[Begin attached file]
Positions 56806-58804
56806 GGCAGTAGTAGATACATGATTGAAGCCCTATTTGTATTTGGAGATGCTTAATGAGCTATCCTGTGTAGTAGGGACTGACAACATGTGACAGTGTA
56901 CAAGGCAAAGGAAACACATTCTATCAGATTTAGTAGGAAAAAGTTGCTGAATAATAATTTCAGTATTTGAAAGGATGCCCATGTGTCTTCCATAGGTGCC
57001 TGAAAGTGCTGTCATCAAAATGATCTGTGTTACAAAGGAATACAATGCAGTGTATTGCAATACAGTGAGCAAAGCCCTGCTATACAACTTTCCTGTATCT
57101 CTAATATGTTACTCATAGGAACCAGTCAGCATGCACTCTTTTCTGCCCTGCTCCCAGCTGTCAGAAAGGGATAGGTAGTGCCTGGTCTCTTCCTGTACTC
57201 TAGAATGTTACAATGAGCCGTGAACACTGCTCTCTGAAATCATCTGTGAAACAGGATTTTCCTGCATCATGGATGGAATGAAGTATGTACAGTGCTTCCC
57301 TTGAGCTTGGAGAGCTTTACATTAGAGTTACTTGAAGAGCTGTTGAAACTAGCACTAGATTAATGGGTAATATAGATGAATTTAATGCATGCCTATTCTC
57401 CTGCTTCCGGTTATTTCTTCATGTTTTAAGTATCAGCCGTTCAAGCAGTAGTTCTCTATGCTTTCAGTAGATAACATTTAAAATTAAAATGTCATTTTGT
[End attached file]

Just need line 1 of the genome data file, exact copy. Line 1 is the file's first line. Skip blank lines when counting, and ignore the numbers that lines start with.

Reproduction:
Positions 56806-58804